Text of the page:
ASUA Senate rejects resolution, UA student leaders divided in backing ASA's lawsuit against ABOR
The ASUA Senate voted 6-4 Wednesday to reject a resolution that would have declared the senate’s opposition to a statewide student lobbying group’s use of student fee money to fund a lawsuit against the Arizona Board of Regents.
The resolution, drafted by ASUA Sens. Valerie Hanna and Logan Bilby, explicitly declared the senate’s support for the Arizona Students’ Association, an organization that aims to represent Arizona university students at the state Legislature, but opposed the use of “monies derived from Arizona public university students” to file suit against the regents. The distinction became a key point during discussion at Wednesday’s meeting of the
Associated Students of the University of Arizona Senate.
“A lot of people kind of put words in my mouth, things I in no way wanted to say or tried to say,” said ASUA Sen. Morgan Abraham, who voted in favor of the resolution. “In no way was this discussion supposed to be about whether ASA is a positive or negative organization … it was just kind of surprising to hear the discussion take that turn.”
However, some members of the ASUA Senate spoke firmly about their commitment to ASA and its decision to sue.
“I was not in support of the resolution and I was definitely happy with the outcome,” said Sen. Danielle Novelly. “I think it’s best for us, right now, to just stand behind ASA’s decision because
this is the best way for them to get their student voice heard.”
At the meeting, ASA directors spoke to the senate about the organization’s mission and its decision to pursue a lawsuit.
“In doing this it was truly, we felt, our last resort to come forward and really ask the Board of Regents to take us seriously,” said ASUA President Katy Murray, who also serves as an ASA director. “Beyond that, it’s really about us as students being able to have an organization that allows us to fight for what we believe in and not necessarily have to always go through administration, or not always have to go up to the Board of Regents.”
The resolution’s failure puts the UA undergraduate student government at odds with student leaders at Arizona State University, and likely with Northern Arizona University’s student government.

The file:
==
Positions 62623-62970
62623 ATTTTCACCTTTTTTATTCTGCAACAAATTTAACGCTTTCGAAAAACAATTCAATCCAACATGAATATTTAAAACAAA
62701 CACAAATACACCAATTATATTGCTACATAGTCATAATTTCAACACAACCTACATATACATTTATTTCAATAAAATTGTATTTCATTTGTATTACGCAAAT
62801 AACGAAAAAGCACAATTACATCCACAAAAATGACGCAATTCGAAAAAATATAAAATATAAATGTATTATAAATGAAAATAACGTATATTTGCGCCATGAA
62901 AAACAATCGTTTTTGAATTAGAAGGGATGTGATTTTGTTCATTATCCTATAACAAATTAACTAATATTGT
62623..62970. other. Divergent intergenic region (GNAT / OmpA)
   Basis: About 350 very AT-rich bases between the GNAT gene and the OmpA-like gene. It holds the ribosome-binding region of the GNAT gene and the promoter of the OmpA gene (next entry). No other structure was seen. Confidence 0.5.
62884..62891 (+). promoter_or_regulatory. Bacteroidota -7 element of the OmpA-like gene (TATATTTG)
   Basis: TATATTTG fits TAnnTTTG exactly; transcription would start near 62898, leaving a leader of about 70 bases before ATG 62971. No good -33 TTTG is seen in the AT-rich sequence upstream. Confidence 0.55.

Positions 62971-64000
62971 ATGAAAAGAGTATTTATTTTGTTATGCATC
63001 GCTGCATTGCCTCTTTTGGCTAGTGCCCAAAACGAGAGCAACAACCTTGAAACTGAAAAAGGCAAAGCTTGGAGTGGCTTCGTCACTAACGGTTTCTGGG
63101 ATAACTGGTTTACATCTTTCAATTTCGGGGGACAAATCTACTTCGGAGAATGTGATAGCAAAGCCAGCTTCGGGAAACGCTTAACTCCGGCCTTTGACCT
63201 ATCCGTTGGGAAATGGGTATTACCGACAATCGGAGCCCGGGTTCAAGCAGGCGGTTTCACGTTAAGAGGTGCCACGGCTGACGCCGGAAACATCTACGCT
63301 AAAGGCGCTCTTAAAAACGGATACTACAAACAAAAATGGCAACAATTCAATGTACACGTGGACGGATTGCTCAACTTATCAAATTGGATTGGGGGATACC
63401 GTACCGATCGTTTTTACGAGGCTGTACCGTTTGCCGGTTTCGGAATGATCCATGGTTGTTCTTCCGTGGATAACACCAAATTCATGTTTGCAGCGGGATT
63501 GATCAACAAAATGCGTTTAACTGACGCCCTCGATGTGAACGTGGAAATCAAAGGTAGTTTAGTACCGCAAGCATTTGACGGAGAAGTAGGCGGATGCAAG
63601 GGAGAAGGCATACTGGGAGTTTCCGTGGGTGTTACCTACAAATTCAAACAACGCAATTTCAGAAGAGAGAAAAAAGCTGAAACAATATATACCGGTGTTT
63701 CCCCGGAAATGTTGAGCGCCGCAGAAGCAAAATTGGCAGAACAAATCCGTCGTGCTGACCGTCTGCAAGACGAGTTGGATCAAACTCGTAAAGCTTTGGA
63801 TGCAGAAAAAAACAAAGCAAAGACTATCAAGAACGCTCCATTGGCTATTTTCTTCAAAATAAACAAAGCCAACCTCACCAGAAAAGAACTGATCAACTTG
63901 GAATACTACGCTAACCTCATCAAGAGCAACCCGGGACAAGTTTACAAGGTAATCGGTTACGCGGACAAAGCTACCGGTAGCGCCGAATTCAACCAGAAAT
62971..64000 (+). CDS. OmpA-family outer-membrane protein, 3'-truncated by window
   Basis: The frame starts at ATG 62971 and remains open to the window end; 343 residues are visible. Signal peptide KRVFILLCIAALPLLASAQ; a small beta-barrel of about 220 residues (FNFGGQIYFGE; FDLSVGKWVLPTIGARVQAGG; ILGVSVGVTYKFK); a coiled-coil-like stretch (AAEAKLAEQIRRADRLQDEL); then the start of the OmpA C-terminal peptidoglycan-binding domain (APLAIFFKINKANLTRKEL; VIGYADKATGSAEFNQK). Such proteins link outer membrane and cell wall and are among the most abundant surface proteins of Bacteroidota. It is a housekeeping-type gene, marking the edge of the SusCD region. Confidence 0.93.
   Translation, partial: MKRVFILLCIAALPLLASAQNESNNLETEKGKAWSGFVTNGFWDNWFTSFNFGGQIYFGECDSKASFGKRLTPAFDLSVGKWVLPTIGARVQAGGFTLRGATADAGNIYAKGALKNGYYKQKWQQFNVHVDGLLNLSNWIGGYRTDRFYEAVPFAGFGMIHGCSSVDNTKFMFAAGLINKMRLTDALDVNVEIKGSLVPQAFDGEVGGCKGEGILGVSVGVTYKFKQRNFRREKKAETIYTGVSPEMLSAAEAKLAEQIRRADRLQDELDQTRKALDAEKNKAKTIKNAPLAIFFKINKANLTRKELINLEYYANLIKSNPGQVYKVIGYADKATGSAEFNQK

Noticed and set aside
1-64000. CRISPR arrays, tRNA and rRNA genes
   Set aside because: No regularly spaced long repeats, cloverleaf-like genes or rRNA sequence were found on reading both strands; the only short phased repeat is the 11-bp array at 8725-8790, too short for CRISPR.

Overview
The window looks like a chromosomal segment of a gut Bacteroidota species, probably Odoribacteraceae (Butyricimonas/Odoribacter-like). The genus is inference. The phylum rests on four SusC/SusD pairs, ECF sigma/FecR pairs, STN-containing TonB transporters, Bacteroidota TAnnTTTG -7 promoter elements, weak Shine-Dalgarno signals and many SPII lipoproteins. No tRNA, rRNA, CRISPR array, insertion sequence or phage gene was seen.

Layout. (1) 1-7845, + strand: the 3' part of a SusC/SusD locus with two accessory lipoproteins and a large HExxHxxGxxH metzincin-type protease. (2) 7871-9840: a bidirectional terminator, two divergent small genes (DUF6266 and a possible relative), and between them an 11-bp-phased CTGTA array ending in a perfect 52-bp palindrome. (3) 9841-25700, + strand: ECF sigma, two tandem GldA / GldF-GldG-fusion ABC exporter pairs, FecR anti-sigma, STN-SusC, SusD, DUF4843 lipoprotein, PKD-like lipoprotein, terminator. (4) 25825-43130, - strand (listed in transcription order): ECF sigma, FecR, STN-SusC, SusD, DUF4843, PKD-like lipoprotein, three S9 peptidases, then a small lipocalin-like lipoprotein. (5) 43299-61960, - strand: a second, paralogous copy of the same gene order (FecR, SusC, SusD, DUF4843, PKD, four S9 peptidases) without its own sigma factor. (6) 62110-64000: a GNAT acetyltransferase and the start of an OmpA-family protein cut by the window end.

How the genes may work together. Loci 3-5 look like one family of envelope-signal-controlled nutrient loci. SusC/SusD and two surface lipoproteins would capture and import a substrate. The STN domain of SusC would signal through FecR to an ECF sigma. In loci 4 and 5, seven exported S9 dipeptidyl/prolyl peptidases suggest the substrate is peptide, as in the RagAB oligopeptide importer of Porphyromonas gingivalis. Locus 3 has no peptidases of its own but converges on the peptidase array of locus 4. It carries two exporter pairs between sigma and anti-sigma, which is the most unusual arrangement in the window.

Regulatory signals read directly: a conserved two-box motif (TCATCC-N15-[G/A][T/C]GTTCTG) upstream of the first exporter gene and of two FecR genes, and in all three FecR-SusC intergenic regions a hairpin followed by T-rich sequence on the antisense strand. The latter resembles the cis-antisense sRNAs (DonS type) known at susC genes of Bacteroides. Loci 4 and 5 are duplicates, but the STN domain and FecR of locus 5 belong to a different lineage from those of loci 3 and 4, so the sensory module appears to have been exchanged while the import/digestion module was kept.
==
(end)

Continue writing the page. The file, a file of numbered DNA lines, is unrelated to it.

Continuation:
NAU’s undergraduate student senate is expected to vote tonight to pass a resolution declaring its opposition to the lawsuit. ASU leaders are weighing a proposal to sever ties with the organization completely by changing ASU student government bylaws.
“I believe all three universities should be on the same page, or at least two universities advocating for it,” Bilby said. “I am concerned about the fact that not all three universities are together so when you have litigation along these lines, that we’re not truly representing all three universities.”
Jordan King, an ASA director from the UA, said communication with NAU is ongoing and he will speak with the senate over the phone during its meeting tonight.
King said he had expected the resolution to fail in the ASUA Senate. He added that he was glad for the opportunity ASA directors and Murray had to share their reasoning.
However, some members of the senate were unsatisfied with the direction the meeting took.
“Senators were talking about how this affects students and you hear from four ASA directors during our discussion,” Hanna said. “I just would have liked us to stay on track with what students wanted and not bring ASA directors’ conflict of interest into this.”
ASA first came under scrutiny last fall when the organization donated $120,000 to a political campaign in support of Proposition 204, which would have renewed a one-cent sales tax for education funding. The proposition failed in November.
In response to concerns raised by student government leaders at ASU, regents began questioning the use of fee money collected from students on behalf of ASA. In November, the board suspended the fee’s collection for the spring semester.
ASA filed suit against the regents on Feb. 12, following ABOR’s decision to require each student to explicitly agree to pay a $2 per semester fee before it could be collected for ASA. The lawsuit states, “The Board of Regents suspended and modified its policies governing the collection of the ASA student fee in retaliation for ASA’s advocacy in support of Proposition 204 and in violation of ASA’s free speech rights under the First Amendment to the United States Constitution.”
“Although I’m not really happy the way it [the vote] turned out, I’m happy we had a discussion,” Bilby said. “At the end I guess we’ll see how the lawsuit turns out and if it ends up being beneficial to students. I was never against the lawsuit; I was just against the idea of using student fee money.”